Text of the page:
In purely theoretical terms, the added power of the J-85 should give the new production Me 262s a speed advantage of at least 75 miles per hour over any previous generation Me 262. In the interest of safety, the Me 262 Project will be placing a placarded airspeed limitation upon the jets in the vicinity of 500 MPH.

Specific Fuel Consumption (SFC) values provide a quantifiable and uniform means of measuring a turbojet engine's efficiency.  All jets have an associated SFC, and for the Jumo 004, the correct figure is 1.39. In practical terms, this means that for each pound of thrust provided, the Jumo will burn 1.39 pounds of fuel per pound of thrust per hour.  With a typical fuel capacity of 1,800 liters, the range of the original Me 262 was approximately 600-650 miles (at altitude). The J-85 has a Specific Fuel Consumption value of .99, meaning that it will burn slightly less than one pound of fuel per pound of thrust per hour.  When compared to the Jumo, the J-85 is obviously some 40% more efficient.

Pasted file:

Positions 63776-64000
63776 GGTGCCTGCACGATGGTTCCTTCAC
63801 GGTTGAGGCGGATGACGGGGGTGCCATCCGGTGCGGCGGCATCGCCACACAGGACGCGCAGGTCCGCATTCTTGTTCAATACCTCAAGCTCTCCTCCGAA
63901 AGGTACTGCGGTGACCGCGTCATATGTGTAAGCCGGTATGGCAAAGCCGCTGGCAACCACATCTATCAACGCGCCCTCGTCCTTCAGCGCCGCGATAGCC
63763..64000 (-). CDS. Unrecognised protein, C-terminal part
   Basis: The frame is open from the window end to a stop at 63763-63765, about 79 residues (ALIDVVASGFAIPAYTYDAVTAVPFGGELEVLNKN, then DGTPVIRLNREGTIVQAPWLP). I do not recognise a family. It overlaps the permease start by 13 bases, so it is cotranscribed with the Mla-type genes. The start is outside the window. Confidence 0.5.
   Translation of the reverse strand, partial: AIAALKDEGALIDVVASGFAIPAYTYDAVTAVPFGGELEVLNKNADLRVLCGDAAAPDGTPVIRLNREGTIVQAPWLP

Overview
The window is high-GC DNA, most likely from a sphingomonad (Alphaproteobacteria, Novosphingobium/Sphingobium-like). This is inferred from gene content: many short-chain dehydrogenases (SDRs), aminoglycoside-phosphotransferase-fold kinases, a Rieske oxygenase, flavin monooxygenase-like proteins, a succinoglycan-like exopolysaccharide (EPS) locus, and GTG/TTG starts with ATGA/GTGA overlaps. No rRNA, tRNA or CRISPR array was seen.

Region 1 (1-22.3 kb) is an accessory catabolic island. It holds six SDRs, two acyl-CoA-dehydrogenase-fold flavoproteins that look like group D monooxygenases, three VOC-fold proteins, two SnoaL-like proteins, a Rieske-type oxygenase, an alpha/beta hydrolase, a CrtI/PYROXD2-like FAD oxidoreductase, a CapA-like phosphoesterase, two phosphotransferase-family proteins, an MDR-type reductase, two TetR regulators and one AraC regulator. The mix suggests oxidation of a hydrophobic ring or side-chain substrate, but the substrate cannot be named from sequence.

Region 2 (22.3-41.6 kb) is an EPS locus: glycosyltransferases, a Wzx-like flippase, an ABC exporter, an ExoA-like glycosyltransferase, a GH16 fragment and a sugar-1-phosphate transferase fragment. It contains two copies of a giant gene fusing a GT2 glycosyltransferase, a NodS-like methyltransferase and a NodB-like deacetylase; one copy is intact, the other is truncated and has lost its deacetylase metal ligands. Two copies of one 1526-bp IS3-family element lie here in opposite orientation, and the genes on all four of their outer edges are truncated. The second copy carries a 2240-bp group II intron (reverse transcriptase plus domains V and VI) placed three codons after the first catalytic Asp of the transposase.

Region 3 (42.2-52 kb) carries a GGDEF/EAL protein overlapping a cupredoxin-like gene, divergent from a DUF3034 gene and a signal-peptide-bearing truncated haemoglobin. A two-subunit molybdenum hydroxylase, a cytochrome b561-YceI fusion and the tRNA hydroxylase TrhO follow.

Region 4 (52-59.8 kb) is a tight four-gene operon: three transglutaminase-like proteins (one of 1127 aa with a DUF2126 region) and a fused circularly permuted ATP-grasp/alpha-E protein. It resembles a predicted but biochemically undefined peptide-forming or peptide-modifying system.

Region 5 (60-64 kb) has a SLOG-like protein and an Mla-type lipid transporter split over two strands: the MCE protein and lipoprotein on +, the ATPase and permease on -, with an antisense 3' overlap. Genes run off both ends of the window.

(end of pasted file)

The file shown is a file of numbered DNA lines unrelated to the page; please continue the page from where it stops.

This improvement will have a marked impact upon both the range and endurance of the of the new Me 262s.  A new Me 262 should be able to travel well over 1,000 miles on a single fuel load.

The project has three distinct aircraft variants.  Each of these airframes carries an original factory designation which corresponds to the basic design (A-1c or B-1c as appropriate).  The "c" suffix refers to the new J-85 powerplant and has been informally assigned with the approval of the Messerschmitt Foundation in Germany.  During the war, all operational Me 262s were "a" models, which signified installation of the Jumo 004 engine.  Experimental "b" models used the BMW 003 powerplant, leaving "c" as the next unassigned letter.